Maria: Ehm, he came home from work early and I thought he’d got what they call ‘the twilight shift’, you see, cause it was normal practice: he’d go to work and sometimes he’d come home and he said, “Do you want the good news or the bad news?” and I said, “Oh, give us the good news.” He said, “I’m not on the twilight,” and I said, “Well, what’s the bad news?” He said, “I’ve been sacked.” Well, I was sitting there and I said, “You’ve been sacked?” He said, “Yeah.” I said, “Don’t be daft,” I said, “what’ve you been sacked for?” I said, “What’ve you done?” He said, “I haven’t done anything.” I said, “Well, you haven’t been sacked then,” I said, “you can’t be sacked for doing nothing.” He said, “Maria, I’ve been sacked.” He said, “We’ve all been sacked.” So then he, he sat down and he told me and I said, “Oh well, that’s just ridiculous, Chris,” I said, “they”, you know, “they don’t mean that.” I said, “Go back in to work tomorrow. Everything’ll be OK.” So he said, “Maria, I’ve been sacked.” So I said, “Well, it doesn’t make sense.” He said, “Well, listen to this,” he said, “Chris” — this is another Chris, his friend, who actually lived in the same street as us — ehm, “has been sacked.” And he was on holiday and he’d been sacked. And I said, “Well,” you know, “you’d better go and tell him,” cause he’d just got back at the weekend. So he said, “I will.” So he went over and told him and then Gail came over and she said, “I can’t believe this,” and I said, “Well, I can’t to be honest with you, Gail, there must be some mistake,” I said, “don’t worry about it; it’ll all get sorted out.” Well, of course, it didn’t all get sorted out. And it got worse for us as well, because his dad is an RDW and when they set up the picket line, he come home and he said, “We’re going to set a picket line up,” he said, “have you got any coffee?” I said, “What for?” He said, “Well, I don’t know how long I’m going to be there for.” So I gave him coffee and teabags and made butties for him and he, he went out in his usual clothes: in his yellow jacket and his, his woolly hat. And I thought, you know, “Oh, I hope this is going to get sorted out today.” And it went on for another day and then we went round to see his dad and his dad said, “I’m not crossing no picket line, especially with my son being on it.” So he never crossed it and then I couldn’t believe it when all these dockers weren’t crossing this picket line, thought, “God, this is serious now! I can’t believe what’s going on!” And I was watching the news – the ‘Granada6 Report’, which was the local news — every hour on the hour to see what was going on. And I’d see Chris on the television and I’d think, “Oh God, it’s real. What’s going on?” He’d be standing round this tin with this, this fire burning from it. And then it, it turned out that his dad had got his P457; I think it had got delivered in a taxi. And he was really upset, his dad, cause he’d worked there for thirty years and I thought, “Oh God!” I felt so guilty and Chris felt guilty, because we, I felt as if we’d lost his job; it was our fault, you know. But when I heard the story of what’d, how it’d happened, that these man had just refused to do this overtime, cause it hadn’t been agreed and then, “You’re sacked; you’re sacked; you’re sacked; you’re sacked!” I thought, you know, “That, that’s not, you know, it’s not fair that and you’re right to do what you’re doing.” But I th, I still do feel terribly guilty about those men losing their jobs and.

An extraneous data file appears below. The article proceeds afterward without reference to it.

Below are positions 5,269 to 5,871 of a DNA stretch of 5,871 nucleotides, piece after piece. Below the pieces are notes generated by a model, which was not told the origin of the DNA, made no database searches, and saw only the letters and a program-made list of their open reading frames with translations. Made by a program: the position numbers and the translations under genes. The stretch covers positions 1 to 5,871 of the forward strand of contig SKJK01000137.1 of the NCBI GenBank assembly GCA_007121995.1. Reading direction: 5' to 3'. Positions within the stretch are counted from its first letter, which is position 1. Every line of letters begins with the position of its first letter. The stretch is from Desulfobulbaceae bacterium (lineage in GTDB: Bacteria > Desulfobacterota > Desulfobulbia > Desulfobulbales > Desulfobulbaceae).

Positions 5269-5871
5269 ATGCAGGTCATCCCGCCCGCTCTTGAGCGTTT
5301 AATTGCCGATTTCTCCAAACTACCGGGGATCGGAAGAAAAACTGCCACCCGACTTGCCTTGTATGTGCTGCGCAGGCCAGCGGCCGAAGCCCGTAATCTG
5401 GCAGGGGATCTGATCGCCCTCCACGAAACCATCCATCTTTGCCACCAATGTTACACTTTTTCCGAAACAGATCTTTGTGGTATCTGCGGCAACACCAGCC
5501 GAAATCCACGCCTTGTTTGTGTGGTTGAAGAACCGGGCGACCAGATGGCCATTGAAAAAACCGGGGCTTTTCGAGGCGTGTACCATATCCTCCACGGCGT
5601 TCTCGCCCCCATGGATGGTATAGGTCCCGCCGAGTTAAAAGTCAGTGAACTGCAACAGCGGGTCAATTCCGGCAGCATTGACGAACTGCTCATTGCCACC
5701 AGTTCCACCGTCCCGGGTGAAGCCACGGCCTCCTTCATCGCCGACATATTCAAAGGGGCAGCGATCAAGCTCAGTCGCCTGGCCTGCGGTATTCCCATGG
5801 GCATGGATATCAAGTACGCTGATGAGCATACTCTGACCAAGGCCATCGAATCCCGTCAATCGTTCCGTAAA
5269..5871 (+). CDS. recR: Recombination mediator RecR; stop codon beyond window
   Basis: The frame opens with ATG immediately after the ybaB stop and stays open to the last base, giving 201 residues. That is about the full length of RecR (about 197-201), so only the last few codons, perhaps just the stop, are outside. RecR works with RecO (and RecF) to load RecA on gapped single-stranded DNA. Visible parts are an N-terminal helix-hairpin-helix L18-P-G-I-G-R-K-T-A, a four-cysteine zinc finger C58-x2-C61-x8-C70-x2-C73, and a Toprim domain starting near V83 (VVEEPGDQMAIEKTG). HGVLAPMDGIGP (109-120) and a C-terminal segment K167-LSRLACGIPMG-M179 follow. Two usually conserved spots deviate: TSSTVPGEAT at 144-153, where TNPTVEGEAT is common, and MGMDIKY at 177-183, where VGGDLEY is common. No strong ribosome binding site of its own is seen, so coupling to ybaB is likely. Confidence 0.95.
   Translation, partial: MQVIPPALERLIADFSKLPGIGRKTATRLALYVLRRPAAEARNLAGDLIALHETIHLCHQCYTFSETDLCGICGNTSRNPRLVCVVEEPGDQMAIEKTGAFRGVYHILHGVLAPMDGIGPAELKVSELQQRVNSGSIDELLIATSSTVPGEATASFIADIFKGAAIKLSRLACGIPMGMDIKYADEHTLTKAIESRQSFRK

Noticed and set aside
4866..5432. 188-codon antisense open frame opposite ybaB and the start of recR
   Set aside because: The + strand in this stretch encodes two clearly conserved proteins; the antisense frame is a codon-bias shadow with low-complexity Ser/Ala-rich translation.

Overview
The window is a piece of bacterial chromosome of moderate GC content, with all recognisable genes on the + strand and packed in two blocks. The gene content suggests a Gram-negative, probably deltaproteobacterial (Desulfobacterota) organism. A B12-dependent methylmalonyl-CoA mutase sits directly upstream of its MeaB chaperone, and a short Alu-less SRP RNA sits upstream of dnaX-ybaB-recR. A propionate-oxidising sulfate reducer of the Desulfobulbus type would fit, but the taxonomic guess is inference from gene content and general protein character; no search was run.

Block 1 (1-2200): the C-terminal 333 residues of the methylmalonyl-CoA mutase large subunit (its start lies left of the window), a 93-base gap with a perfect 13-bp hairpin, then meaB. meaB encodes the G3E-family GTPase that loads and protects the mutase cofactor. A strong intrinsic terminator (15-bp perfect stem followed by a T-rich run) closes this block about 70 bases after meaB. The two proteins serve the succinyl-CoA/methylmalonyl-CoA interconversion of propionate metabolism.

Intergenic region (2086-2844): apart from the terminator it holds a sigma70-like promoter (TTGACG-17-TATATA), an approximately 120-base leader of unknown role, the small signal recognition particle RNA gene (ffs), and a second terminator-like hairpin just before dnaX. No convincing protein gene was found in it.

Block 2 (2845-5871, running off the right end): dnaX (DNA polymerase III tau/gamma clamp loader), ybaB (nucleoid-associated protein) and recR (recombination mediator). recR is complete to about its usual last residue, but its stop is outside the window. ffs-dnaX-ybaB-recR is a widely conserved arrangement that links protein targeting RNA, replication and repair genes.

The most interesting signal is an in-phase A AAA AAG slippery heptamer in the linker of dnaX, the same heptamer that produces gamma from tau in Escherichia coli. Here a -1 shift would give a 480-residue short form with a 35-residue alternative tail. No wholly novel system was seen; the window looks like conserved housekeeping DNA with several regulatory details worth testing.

- Torside Limited is the name of a company that was registered with The Mersey Docks and Harbour Company in the early 1990s
- RDW is an abbreviation for Registered Dock Worker
- [inaudible] indicates a passage or phrase where the speaker’s exact words are unclear
- Tesco’s refers to the UK’s largest national chain of supermarkets.
- Kwik-Save refers to a national chain of discount supermarkets.
- Granada refers to the largest independent broadcaster and serves the whole of the northwest as part of ITV plc
- P45 refers to the form issued by the Inland Revenue at the termination of an employee’s contract
Commentary for Birkenhead
The Scouse accent
Scouse — the accent of the city of Liverpool — is instantly recognisable and there are several features we immediately associate with speakers from Merseyside. Listen, for instance, to the characteristic <ts> sound Maria uses for the letter <t> in the following words: celebrated, security, daughter, thought, start, twilight, street, sorted out, hat and upset. Also typical of many speakers on Merseyside is the apparent deletion of a word-final <t> at the end of a statement. Listen closely to the way Maria says it’s so sad really that he missed all that, we’d go for meals and go the pictures and things like that, they don’t mean that and don’t worry about it. In fact the <t> sound is not generally omitted, rather it is replaced by a very weak (and therefore often inaudible) <h> sound.
Of additional interest, though, is the way Maria combines these extremely local features with other pronunciations of <t>. On a number of occasions she employs a <r> sound, such as in the statements we were hoping and praying he’d get it, I’m not on the twilight and you’d better go and tell him. This type of pronunciation is extremely common in the north of England as a whole. It is only possible when a small set of common verbs (e.g. get, got, let, put, shut) or non-lexical words (e.g. but, lot, not, that, what) precedes a word beginning with a vowel — combinations such as what if, get off, lot of and shut up, for instance — or, in extreme cases on words such as matter. Finally, in common with many younger speakers across the whole of England, Maria occasionally substitutes a glottal stop for a <t> sound. Listen, for instance, to the way she pronounces the word bottle and the phrase not a lot in the statement we’d go on holidays — not a lot abroad.
In the statement I’m not crossing no picket line she also use a non-standard grammatical feature, multiple negation, which is extremely widespread in a number of English dialects worldwide. Finally, many people in Liverpool and perhaps elsewhere, too, will recognise the term made-up, meaning ‘happy, pleased’.